At the restored home of his aunt Alice Douglas and her husband, the Rev. Andrew Douglas, a few blocks from the London Avenue Canal, he visited his mother. Mrs. Blanchard, a small, no-nonsense woman, owned up to a sort of celebrity since “Levees” was broadcast. Her son confirmed it: “Everywhere I go, people recognize me not because I play the trumpet. They recognize me because of her.”
Mrs. Blanchard retorted with a laugh, “It’s about time.”
Her son said, “The thing I’ve been telling everybody is that if you cry for her, you’ve got to cry for about a hundred thousand other people that went through the same thing.”
Afterward, at his mother’s house, Mr. Blanchard recalled his upbringing as an only child. His father, Joseph Oliver Blanchard, was an insurance company manager and part-time opera singer who encouraged his son’s early classical training. “This is where I had to practice the piano every day,” he said, indicating a corner of the den. “Right next to the window, while the other kids were outside playing ball.”
Before heading to the Northeast to attend Rutgers in 1980, Mr. Blanchard studied at the New Orleans Center of Creative Arts, where he met the alto saxophonist Donald Harrison Jr. Together they would later succeed their former classmates Wynton and Branford Marsalis as the front line of Art Blakey and the Jazz Messengers, then regarded as jazz’s premier finishing school. Mr. Blanchard and Mr. Harrison would also form their own quintet, releasing a handful of heralded albums.
“All those guys were living in my neighborhood,” Mr. Lee recalled. “They had all moved up from New Orleans to Fort Greene, Brooklyn. Wynton was there, Branford was there, Terence was there, Donald Harrison. So my father, Bill Lee, managed to give these young jazz musicians some experience working on a film score.”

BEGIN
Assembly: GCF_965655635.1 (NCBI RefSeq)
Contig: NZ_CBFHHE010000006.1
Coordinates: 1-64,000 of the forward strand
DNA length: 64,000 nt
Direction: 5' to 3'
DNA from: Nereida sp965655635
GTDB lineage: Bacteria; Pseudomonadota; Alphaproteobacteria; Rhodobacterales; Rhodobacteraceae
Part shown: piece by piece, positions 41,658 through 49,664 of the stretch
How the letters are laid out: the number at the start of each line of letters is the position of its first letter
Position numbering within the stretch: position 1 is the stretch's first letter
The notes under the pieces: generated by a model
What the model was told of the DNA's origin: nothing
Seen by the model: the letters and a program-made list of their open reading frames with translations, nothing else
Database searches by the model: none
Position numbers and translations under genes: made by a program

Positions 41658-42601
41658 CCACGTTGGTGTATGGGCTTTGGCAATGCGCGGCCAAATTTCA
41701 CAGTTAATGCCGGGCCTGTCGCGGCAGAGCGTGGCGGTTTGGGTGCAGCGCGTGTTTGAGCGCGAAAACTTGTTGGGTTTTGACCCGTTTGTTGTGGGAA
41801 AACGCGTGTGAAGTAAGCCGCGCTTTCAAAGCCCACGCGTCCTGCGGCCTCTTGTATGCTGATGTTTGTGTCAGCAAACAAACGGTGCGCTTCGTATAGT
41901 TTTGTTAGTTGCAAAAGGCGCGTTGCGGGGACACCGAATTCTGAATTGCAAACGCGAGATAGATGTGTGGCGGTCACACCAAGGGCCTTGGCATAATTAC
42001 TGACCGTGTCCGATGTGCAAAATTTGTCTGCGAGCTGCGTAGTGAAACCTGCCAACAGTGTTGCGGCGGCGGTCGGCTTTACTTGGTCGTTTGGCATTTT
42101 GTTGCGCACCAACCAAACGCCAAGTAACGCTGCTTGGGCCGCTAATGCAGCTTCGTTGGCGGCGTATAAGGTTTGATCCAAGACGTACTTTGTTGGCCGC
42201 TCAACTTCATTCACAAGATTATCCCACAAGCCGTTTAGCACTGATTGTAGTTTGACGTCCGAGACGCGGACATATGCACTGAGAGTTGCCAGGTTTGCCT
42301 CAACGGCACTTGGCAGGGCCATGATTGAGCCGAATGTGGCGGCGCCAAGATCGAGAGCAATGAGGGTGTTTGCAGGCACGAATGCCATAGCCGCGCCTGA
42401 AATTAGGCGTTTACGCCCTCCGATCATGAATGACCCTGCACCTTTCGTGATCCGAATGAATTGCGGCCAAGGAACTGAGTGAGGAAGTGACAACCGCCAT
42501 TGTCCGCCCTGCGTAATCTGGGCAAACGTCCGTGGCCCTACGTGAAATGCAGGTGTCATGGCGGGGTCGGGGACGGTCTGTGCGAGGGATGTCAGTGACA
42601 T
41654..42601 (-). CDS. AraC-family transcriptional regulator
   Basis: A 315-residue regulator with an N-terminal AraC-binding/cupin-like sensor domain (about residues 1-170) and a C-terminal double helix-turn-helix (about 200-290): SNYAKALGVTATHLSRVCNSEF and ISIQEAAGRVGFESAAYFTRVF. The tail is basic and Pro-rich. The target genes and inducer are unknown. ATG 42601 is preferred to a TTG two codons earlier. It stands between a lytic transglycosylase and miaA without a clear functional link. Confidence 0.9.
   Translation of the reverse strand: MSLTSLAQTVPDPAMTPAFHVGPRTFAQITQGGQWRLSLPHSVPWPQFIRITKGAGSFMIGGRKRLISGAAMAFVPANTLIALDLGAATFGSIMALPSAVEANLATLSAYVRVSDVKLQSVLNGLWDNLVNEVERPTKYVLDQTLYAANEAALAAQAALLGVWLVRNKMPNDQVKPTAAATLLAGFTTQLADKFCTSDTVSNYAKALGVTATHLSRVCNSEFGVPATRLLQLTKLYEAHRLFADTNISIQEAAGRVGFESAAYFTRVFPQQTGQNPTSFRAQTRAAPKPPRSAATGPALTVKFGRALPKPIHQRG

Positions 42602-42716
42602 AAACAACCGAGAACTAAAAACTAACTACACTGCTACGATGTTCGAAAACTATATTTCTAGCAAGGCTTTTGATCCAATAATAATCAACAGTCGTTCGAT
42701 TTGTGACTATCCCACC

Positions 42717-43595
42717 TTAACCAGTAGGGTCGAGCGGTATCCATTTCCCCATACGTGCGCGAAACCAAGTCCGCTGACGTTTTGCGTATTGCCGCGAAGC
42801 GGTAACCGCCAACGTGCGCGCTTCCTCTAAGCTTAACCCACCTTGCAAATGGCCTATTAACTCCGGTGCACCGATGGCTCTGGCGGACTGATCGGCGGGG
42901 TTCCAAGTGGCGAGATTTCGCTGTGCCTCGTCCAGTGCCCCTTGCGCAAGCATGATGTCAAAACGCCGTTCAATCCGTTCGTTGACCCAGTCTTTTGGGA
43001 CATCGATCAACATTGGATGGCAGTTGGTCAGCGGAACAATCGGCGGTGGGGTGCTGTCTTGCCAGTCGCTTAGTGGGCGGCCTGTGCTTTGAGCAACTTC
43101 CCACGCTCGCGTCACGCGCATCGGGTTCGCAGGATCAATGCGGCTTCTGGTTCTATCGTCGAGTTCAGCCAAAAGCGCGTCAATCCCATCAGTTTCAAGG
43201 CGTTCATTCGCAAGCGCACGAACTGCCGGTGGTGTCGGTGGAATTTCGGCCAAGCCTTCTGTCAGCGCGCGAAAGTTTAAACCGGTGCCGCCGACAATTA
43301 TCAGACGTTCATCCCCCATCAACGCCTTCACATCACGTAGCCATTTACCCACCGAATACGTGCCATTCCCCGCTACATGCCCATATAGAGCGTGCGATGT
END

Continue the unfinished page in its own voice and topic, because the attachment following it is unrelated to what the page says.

The film was “Mo’ Better Blues” (1990), starring Denzel Washington as a jazz trumpeter who bears some resemblance to Mr. Blanchard. (The opening scene, set in childhood, finds him stuck at the piano while his friends head off to play ball.) Mr. Blanchard played the film’s trumpet parts and, at the director’s invitation, contributed a theme.
In the studio, Spike Lee said, “my father handed the music back to Terence and said, ‘You wrote it, you conduct it.’ Terence has been doing my scores ever since.”
Mr. Blanchard’s success as a film composer has led some musicians and critics to underestimate his seriousness in jazz. (Before he signed with Blue Note in 2003, his solo albums were issued on the Sony Classical label.) But his working band has been a crucible of talent: two former members, the guitarist Lionel Loueke and the pianist Aaron Parks, each recently landed their own Blue Note contracts. Few things seem to make Mr. Blanchard prouder than his current group with the bassist Derrick Hodge, the tenor saxophonist Brice Winston, the drummer Kendrick Scott and, now, the pianist Fabian Almazan.
“A Tale of God’s Will,” like the album “Flow” before it, includes one song apiece by each young band member. Mr. Winston, a former New Orleans resident, contributed a haunting lament, “In Time of Need.” Mr. Hodge, a budding film composer who helped with the “Levees” score, lent his anthem “Over There.” Mr. Parks, then still in the band, wrote a sonorous piece called “Ashé.” Mr. Scott brought in “Mantra,” with his own orchestration. (“You wrote it, you conduct it,” he was told.)